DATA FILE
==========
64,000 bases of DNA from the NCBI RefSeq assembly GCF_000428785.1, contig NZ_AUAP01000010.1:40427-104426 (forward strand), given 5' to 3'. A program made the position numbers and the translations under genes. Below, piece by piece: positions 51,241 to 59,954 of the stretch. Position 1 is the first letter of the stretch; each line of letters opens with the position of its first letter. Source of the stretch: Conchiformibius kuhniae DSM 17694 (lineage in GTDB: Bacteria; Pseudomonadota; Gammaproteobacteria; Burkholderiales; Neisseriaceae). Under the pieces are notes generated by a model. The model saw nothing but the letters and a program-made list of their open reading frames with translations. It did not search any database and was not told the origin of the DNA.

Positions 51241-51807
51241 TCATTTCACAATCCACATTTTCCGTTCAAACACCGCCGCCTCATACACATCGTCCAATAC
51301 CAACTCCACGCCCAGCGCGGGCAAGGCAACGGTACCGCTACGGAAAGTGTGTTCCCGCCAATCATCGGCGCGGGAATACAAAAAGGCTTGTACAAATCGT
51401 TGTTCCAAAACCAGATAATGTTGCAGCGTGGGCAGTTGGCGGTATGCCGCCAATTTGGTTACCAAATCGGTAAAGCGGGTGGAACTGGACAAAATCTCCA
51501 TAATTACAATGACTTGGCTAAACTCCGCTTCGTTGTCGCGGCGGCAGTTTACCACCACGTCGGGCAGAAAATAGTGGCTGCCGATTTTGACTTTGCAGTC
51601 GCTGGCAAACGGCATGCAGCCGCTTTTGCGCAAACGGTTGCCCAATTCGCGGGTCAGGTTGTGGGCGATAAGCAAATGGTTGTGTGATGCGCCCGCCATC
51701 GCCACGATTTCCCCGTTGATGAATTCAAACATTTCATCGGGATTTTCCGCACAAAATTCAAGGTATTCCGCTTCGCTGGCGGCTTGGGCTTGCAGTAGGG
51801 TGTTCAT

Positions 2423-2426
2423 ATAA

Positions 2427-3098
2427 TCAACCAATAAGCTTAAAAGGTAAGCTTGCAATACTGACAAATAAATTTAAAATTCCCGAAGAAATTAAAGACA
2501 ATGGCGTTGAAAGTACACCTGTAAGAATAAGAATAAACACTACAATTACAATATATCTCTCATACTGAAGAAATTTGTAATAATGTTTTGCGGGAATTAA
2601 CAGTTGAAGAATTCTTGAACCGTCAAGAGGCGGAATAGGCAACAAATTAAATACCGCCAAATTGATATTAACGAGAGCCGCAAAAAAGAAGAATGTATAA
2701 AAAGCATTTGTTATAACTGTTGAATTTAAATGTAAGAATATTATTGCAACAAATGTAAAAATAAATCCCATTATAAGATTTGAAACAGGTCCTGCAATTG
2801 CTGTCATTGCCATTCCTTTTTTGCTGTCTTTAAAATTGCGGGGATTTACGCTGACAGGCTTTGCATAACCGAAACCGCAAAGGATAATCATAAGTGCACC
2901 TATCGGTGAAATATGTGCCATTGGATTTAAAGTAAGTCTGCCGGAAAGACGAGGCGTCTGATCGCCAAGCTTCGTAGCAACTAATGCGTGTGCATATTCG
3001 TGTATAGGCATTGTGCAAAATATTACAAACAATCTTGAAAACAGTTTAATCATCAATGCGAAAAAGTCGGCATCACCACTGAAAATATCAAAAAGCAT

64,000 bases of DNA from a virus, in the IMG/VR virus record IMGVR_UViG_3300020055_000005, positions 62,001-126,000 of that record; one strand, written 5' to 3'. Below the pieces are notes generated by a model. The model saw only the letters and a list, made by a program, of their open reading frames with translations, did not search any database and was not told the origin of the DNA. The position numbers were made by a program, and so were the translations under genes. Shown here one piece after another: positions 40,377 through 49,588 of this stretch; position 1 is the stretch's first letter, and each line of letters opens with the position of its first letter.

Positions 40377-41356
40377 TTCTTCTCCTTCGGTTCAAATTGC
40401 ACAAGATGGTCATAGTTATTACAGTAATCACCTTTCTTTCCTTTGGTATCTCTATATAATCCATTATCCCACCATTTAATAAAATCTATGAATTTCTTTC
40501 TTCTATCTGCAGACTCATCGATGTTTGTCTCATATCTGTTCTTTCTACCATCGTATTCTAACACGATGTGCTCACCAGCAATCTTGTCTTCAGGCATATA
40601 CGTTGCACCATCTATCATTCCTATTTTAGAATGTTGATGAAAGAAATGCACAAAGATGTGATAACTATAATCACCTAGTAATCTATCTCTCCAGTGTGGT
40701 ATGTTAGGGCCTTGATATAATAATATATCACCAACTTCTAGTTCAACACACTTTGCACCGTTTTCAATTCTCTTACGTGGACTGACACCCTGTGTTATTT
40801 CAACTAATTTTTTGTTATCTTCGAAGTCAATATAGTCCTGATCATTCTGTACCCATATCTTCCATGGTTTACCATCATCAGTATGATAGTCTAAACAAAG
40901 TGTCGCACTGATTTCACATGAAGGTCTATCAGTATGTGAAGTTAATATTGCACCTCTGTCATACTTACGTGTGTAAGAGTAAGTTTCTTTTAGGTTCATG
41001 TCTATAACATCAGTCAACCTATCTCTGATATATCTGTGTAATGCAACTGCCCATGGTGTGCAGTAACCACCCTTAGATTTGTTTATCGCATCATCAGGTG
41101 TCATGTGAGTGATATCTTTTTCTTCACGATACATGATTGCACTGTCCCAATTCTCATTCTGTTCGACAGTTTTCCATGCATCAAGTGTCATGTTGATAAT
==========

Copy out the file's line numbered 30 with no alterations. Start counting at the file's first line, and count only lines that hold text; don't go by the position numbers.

41101 TCATGTGAGTGATATCTTTTTCTTCACGATACATGATTGCACTGTCCCAATTCTCATTCTGTTCGACAGTTTTCCATGCATCAAGTGTCATGTTGATAAT